University of Toronto researchers develop cheaper, lighter solar cells

10 June 2014 (Last Updated June 10th, 2014 18:30)

The University of Toronto Edward S Rogers Sr. Department of Electrical & Computer Engineering researchers in Canada have developed and demonstrated a new class of solar-sensitive nanoparticle.

researchers assessing new solar cell

The University of Toronto Edward S Rogers Sr. Department of Electrical & Computer Engineering researchers in Canada have developed and demonstrated a new class of solar-sensitive nanoparticle.

Led by post-doctoral researcher Zhijun Ning and Professor Ted Sargent, the research work resulted in the development of a new form of solid, stable light-sensitive nanoparticles, known as colloidal quantum dots.

Developed in collaboration with Dalhousie University, King Abdullah University of Science and Technology and Huazhong University of Science and Technology, the solar-sensitive nanoparticles are cheaper than the traditional panels, large and rectangular.

In addition to being cheaper, the colloidal quantum dots are more flexible solar cells, and better gas sensors, infrared lasers, infrared light emitting diodes and more.

Ning said with this new material, researchers can build new device structures.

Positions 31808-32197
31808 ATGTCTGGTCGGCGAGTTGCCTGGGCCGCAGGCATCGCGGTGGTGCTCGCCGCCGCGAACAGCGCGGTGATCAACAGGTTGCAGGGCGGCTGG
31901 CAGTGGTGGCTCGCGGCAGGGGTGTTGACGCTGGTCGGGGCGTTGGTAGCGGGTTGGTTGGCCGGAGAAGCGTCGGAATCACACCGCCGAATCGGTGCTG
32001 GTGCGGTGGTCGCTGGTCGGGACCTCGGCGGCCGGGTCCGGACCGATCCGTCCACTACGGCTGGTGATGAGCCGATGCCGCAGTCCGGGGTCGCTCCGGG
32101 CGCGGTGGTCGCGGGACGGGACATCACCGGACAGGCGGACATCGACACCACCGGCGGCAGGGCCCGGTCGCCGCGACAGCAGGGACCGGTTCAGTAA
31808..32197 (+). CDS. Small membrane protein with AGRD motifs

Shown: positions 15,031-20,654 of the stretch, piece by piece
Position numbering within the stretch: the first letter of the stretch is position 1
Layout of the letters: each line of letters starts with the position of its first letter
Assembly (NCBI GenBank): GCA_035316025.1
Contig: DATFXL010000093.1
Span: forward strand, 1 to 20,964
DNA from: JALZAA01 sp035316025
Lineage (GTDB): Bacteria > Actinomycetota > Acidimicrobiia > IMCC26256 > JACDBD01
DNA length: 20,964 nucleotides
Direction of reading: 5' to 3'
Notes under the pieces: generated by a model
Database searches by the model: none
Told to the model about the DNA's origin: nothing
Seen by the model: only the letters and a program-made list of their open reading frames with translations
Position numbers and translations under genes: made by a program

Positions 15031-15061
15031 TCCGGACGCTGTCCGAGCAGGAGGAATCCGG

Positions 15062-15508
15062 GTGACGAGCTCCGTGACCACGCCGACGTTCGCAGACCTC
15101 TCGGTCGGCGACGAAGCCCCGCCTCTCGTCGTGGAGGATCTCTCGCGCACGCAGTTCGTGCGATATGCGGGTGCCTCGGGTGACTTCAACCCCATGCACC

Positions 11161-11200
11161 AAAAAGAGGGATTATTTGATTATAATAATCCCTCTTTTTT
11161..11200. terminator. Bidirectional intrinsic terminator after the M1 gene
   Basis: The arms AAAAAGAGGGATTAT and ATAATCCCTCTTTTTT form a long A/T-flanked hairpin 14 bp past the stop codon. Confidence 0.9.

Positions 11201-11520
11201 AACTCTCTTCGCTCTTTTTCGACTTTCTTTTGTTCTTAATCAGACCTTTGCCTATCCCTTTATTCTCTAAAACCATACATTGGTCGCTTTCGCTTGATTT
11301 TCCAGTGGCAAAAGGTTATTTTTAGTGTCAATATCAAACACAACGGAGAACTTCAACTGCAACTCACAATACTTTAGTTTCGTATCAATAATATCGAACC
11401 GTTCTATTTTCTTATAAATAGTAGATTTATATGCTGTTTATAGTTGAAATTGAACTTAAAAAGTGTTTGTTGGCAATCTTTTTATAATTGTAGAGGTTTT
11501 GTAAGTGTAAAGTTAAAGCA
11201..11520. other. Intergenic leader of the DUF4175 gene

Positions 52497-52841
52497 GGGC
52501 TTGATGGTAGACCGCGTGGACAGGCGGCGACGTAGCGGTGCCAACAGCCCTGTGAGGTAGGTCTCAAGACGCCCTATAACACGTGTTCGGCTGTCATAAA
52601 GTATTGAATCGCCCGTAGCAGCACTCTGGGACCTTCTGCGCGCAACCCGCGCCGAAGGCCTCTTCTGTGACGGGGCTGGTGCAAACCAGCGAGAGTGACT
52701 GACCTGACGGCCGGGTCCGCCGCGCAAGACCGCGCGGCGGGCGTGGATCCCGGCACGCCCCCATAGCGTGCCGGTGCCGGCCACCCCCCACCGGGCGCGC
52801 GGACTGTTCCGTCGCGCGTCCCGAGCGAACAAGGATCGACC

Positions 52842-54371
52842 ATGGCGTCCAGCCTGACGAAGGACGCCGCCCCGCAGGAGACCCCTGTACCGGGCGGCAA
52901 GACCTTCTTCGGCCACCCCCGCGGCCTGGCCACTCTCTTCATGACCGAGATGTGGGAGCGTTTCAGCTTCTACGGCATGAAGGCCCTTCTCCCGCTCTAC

"Iodide is almost a perfect ligand for these quantum solar cells with both high efficiency and air stability."

"Iodide is almost a perfect ligand for these quantum solar cells with both high efficiency and air stability - no one has shown that before," Ning said.

A new colloidal quantum dot n-type material has been modeled and demonstrated by the researchers which do not bind to oxygen when exposed to air.

Sargent said, "The field of colloidal quantum dot photovoltaics requires continued improvement in absolute performance, or power conversion efficiency.

"The field has moved fast, and keeps moving fast, but we need to work toward bringing performance to commercially compelling levels."


Image: Co-authors Zhijun Ning and Oleksandr Voznyy examine a film coated with colloidal quantum dots. Photo: courtesy of Roberta Baker / University of Toronto.

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